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Darktable is open source darkroom (Adobe lightroom clone) for linux.

After switching my major to graphic design, I was looking for linux software to replace the standard expensive adobe suite that is the standard of design.  While searching around ubuntu repos and my favorite resource, software.opensuse.org I saw a program with a promising description. Darktable, who’s website describes it as

darktable is a virtual lighttable and darkroom for photographers: it manages your digital negatives in a database and lets you view them through a zoomable lighttable. it also enables you to develop raw images and enhance them.

It reminds me of Adobe Lightroom, my favorite piece of the adobe suite I could never convince myself to buy, because it lacked the linux support I so desperately need. Darktable, right off the bat, meets 2 of my most important needs. One of course, is linux support, specially my favorite distro, openSUSE (But I also found it in repos for Ubuntu, which I am giving another try), and it is Free, and open source under the GPLv3 or above.

In ubuntu, it, there’s a PPA and .debs listed on their Launchpad, and sure enough, openSUSE had rpms in a standard repo (multimedia:photo/openSUSE_11.3)

Installer for openSUSE 11.3.

It is not in the 11.1 or 11.2 repos, however, it has made it into the factory repos. I’d be willing to bet the current release would work on older versions of openSUSE, but if they don’t please sound off in the comments, and I shall fix it appropriately. Source and git snapshots are also available, as well as Fedora, Gentoo, arch linux, and even some (outdated) Mac OSX builds. Their sourceforge page says a windows version is in the works.

Now let me just say, darktable is awesome. Just awesome. It is just what it claims to be, a digital darkroom, contrast, temperature controls, lighttable, tonecurves, exporsure. Think of anything Adobe Lightroom can do, and I’d bet a days’ wages that darktable can do it. (Ok, pick a day, any day…that I’m not working 😉 )

I’ve been playing with darktable quite a bit for my many graphic design classes, But as I have to turn all that work in, You can see my test screenshot below, or visit their screenshot gallery.

Among its little bonus feature is the ability to save to Picasa web albums, a good replacement for the wine-cannibalized version of picasa provided by google.

As their Main developer,henrik, pointed out in a comment on the original post, Darktable is non destructive. It saves the changes to text files, not actually editing the original image. This also allows you to take snapshots of changes, and apply the history stack to multiple images, so your perfect changes using darktable’s 20 plus tools, can be reapplied to any image you want to.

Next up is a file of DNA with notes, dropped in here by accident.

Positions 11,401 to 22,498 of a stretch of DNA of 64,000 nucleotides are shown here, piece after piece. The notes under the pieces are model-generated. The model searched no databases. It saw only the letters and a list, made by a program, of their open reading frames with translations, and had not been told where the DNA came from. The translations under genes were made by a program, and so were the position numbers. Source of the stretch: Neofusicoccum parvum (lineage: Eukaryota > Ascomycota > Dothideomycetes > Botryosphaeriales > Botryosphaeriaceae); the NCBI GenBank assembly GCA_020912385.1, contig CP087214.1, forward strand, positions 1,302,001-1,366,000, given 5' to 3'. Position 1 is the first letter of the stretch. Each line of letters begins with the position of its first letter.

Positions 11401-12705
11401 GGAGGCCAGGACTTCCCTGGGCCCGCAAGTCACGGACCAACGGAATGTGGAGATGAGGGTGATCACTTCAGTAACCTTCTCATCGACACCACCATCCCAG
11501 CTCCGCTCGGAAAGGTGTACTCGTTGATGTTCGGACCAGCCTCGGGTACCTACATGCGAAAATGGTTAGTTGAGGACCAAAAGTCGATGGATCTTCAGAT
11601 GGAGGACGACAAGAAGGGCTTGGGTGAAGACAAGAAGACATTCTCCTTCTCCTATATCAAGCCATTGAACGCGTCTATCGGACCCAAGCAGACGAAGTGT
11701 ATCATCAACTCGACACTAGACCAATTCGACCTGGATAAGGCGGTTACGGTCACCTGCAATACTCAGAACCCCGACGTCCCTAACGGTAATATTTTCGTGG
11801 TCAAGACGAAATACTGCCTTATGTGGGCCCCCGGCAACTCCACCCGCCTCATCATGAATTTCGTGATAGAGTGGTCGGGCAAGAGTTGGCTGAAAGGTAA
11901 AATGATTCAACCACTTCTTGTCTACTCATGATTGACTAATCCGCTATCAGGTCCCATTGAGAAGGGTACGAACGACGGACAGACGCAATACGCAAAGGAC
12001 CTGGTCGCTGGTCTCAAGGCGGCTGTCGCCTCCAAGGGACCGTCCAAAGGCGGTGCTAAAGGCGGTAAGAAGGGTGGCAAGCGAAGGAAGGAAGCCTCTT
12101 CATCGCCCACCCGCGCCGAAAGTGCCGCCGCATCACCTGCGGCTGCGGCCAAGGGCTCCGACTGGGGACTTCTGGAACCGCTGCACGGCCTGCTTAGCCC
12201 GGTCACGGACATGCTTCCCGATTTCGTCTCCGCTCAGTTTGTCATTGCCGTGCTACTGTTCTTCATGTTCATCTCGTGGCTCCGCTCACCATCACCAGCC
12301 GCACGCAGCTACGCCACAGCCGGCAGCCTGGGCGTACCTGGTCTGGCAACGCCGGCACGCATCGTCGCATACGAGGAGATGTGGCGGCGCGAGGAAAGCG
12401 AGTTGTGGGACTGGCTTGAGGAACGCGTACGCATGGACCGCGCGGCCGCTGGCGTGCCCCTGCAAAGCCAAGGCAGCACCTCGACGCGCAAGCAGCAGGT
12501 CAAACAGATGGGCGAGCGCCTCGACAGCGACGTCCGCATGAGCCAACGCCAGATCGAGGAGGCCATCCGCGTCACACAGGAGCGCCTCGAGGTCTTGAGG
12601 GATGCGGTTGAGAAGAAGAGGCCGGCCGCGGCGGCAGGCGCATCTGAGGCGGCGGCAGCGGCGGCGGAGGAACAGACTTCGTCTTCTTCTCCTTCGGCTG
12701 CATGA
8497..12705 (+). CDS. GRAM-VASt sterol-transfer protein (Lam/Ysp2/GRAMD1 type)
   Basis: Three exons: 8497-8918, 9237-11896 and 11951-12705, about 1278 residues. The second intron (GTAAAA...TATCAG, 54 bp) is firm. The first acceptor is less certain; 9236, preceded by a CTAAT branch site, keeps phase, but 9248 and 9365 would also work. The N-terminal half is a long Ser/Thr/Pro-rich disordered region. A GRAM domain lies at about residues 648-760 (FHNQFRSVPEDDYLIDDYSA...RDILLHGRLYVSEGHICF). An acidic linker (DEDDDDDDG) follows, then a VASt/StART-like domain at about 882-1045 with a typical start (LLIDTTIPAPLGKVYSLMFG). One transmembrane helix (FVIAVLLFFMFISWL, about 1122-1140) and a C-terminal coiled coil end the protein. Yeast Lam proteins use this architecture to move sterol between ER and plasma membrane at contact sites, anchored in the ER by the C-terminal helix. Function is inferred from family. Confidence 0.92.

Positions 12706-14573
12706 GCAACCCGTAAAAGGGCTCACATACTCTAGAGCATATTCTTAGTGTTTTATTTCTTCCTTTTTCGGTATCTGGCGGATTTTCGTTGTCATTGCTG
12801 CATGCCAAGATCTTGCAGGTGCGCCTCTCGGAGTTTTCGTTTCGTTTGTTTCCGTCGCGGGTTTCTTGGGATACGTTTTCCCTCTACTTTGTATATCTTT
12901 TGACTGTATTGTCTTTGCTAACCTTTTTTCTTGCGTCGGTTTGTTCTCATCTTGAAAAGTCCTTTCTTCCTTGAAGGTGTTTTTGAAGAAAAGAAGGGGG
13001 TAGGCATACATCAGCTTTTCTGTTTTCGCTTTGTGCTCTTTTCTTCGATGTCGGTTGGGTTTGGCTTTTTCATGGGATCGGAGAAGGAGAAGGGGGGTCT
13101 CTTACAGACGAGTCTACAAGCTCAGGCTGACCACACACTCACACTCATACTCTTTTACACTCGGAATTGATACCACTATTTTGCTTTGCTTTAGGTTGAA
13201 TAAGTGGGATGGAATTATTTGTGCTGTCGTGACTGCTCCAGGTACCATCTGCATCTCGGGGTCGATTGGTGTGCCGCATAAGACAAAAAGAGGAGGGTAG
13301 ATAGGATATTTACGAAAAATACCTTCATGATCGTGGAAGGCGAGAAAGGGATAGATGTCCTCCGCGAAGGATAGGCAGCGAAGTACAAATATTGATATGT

To export the changes to an image, you double click the image your editing, which sends it back into the album view, where you can select one or many images, and then use an export tool, to save the changes.

Just one small example of darktable’s abilities, not particularity good, but I can safely say, this has becomes a permanent part of my  linux photo toolkit.

Original Image

Darktable edited Image, color distortion, Vignetting, and a few other minor distorts just to show darktable's power.

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5 thoughts on “Darktable is open source darkroom (Adobe lightroom clone) for linux.

  1. Nice. Though, I’m kind of curious what benefits Darktable presents over GIMP which can also do the colorization. This is pretty nice though. I see the “photo reel” thingy as a bonus, but what else is there?

  2. Well temperature control vs color control with GIMP. Temperature will adjust multiple color values and other settings, as if you developed a photo in a colder or hotter dark room. Where as Gimp can only select color or images and change them, Darktable can adjust the values of the colors, hues, saturations, exposure, and god knows what else, all at the same time for a more professional feel.

    I’ll do a comparison in my screenshots when i find time.

  3. henrik says:

    you cant actually compare darktable with gimp, darktable is nondestructive (keeps your raw files intact) and works on 16bit data and not 8bit which gimp does..

    darktable has two modes, lighttable where you manage tags/ratings/colorlabels and a darkroom mode where you
    do modifications on a single image using available plugins exposure / wb / lens correction / colorcorrection / colorzones / graduated nd filter / channel mixer / vignetting / color in/out profiles and much more…

    dont forget this is all done in a 16bit colorspace and does not affect the orginal image…

    All changes is stored in a history stack that can be copied and applied to another images, lets say you had a shoot which probably all images need the same kind of finetuning, just fix one of the images then copy and apply the changes to the rest of the images in the shoot…

  4. @henrik All very true, most of that I discovered while editing images and great tip on the ability to use the history stack on multiple images. I see your the lead developer,thanks for adding that, great project, keep it running 😀

    I only compare darktable with GIMP because for most linux users, they’re using GIMP and maybe Fspot Or Eye of Gnome, etc, but GIMP is the best editing tool. While they don’t work the same way, you could get the same results with GIMP, but I’d bet it would not be as easy.

    I’ve updated the post to reflect that. Thanks.

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